Chambara is a small game with a big idea: shift the paradigm of competitive multiplayer.
When I hear “competitive multiplayer,” my mind jumps to PC strategy games or first-person shooting. It’s useful to start with the latter when describing Chambara. It’s a first-person combat game with eyes set squarely on the couch experience: two to four friends trying not to be too obvious about their screen-peeking.
But where other games deal in speed, twitch reflexes, and firepower, Chambara deals in stealth. The game’s central conceit: levels are rendered in just a few colors (sometimes, only two), and player avatars are entirely one color or another. Stand in the right place, and from another player’s perspective, you’re functionally invisible. Through positioning, you can perfectly blend with the wall behind you, the floor below, or both. But from another angle, your silhouette might be clear as day against a surface of an opposite color.
The result is mentally challenging, unlike anything I’ve played. Learning Chambara alongside my foe was humbling, like my rookie attempt at a new genre. You can’t just consider your opponent’s sightlines. You must draw imaginary sightlines onto your immediate surroundings, interpreting whether you’re properly camouflaged. You can’t just race through environments hoping to surprise and overwhelm. Anything less than careful attention, and you’ll miss foes standing in plain sight.
Chambara’s brand of multiplayer can be fast and intense; some of my favorite moments were intense showdowns where a win came down to a pixel’s difference as we charged at each other with dash attacks. But more often, it’s a cerebral battle of wits. Victory can come through baiting a restless opponent out of their hiding spot, recognizing an abnormal shape that’s actually your foe’s arm, locking down an awesome corner of near-invisibility, or moving rapidly enough to become visually confusing.
At first, the strategic potential is overwhelming. For this reason, my early time with Chambara wasn’t very satisfying. I frequently caught myself actually standing still, my mind totally occupied by figuring out how to win, let alone putting it into practice. At first, those wins felt unearned. I wasn’t meaningfully stitching together strategies, just benefitting from spawn locations or being in the right place at the right time–not unlike my time with most first-person shooters! But before long, I started to learn Chambara’s language. After identifying a place to hide, I used L2 to “squint” (covering my screen) while I moved there. I realized that, often, I didn’t have to be fully camouflaged to go unnoticed–by simply not moving, I blended with the visually confusing environments surprisingly well. I found that briefly making myself obvious was a great way to draw opponents out of their own hiding. With camouflage nearby, I could reset the hide-and-seek dynamic at will.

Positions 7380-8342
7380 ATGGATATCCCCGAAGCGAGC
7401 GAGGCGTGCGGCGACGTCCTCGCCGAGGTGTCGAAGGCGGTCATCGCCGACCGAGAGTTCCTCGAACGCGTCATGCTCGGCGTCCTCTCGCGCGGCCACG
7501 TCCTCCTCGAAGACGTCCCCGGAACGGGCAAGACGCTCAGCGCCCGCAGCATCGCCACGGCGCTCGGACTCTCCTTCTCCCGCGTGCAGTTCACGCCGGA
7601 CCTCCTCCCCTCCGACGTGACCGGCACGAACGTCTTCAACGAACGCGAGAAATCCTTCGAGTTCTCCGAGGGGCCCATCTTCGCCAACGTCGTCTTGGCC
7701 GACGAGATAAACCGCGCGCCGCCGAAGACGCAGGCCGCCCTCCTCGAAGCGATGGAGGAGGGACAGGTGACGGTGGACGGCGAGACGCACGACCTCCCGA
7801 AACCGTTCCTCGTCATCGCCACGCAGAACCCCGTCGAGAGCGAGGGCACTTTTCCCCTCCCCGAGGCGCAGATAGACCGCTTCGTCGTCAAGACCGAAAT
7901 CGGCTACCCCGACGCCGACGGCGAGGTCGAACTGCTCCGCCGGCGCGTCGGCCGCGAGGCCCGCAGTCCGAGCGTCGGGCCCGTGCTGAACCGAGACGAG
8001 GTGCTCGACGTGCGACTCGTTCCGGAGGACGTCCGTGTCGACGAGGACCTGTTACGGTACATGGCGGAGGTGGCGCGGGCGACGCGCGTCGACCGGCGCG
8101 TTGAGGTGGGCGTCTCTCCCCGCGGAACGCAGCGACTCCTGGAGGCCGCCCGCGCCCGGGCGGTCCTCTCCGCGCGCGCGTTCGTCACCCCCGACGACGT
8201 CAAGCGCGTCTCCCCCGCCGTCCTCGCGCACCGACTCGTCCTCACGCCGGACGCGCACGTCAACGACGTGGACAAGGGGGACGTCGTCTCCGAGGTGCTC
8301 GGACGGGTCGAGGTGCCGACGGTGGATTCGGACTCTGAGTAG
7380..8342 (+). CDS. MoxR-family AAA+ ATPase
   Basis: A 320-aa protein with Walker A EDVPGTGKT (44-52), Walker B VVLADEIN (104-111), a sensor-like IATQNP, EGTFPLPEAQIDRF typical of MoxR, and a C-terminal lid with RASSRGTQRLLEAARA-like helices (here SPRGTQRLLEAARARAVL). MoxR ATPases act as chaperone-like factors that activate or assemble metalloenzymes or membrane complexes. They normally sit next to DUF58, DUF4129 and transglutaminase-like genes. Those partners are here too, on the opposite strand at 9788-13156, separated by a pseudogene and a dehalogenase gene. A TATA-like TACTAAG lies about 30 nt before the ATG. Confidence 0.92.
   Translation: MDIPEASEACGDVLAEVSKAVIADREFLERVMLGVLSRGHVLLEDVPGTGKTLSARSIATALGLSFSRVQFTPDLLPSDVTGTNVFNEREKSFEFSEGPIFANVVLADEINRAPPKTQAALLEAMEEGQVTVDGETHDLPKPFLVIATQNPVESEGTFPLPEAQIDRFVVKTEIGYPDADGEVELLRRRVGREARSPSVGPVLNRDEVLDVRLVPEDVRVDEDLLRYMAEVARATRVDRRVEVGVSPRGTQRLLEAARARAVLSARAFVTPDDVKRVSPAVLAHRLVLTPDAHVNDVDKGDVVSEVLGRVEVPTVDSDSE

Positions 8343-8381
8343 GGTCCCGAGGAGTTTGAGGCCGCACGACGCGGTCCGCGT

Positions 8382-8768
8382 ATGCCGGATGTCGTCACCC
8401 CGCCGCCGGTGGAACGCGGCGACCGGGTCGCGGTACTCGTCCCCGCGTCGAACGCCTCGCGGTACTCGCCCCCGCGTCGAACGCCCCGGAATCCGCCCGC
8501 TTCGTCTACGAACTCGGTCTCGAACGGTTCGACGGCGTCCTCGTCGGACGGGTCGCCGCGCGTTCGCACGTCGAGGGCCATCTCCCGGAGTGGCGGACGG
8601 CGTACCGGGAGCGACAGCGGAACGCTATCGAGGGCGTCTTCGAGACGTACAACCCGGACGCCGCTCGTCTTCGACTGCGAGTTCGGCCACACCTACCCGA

Mechanically, Chambara is mercifully pure. With your equipped beating stick, you can take swift swipes directly in front of you or charge forward with a dash attack that briefly immobilizes you. The aforementioned ability to squint can be used to cover your screen and confuse your opponent, and you can wall jump for some impressive acrobatics. Finally, you can toss a shuriken to tag your opponent, highlighting them for a brief period. The limited toolkit makes for a more accessible game, but also one that’s strategically consistent. The macro-level chess match that plays out on the battlefield–players flitting in and out of cover, trying to mind-game each other–trickles down to the micro level of your abilities. A dash attack can be a decisive kill or leave you wide-open for counterattack. Everything’s a one-hit kill, so the stakes are high in every split-second decision.
The competitive foundation of Chambara isn’t just solid. It’s well-considered, surprisingly deep, and totally unique. There’s little I can hold against it, though the predictable respawn points are an easy target. Most of my concerns with the game lie with how little game there actually is. Deathmatch is the only game mode, and there’s no online component. Chambara’s splitscreen-only approach is a good excuse to return to the charms of physical proximity (shoving your friends, or calling out the guy who won’t stop screen-peeking), but it feels like missed opportunity to forego pure tests of mind and stealth with online strangers. Nine maps is a healthy amount, and you can apply one of five color palettes to any of them, but that interplay of color feels way more important to gameplay than physical layouts. As a result, playing on different maps doesn’t notably change the feeling of play. They’re more window dressing than meaningful content.
That said, the price is right. Chambara is a $10 game with more than $10 worth of multiplayer fun if you and your local friends are willing to learn. Its greatest victory is staking claim in the well-worn multiplayer landscape with something that’s not only fresh enough to be humbling, but mechanically faultless. It’s a polished debut to meet a specific need, but if your itch for pure local multiplayer isn’t strong, there’s almost nothing here to hold your attention. Chambara is a clear winner in its category, but tough to universally recommend.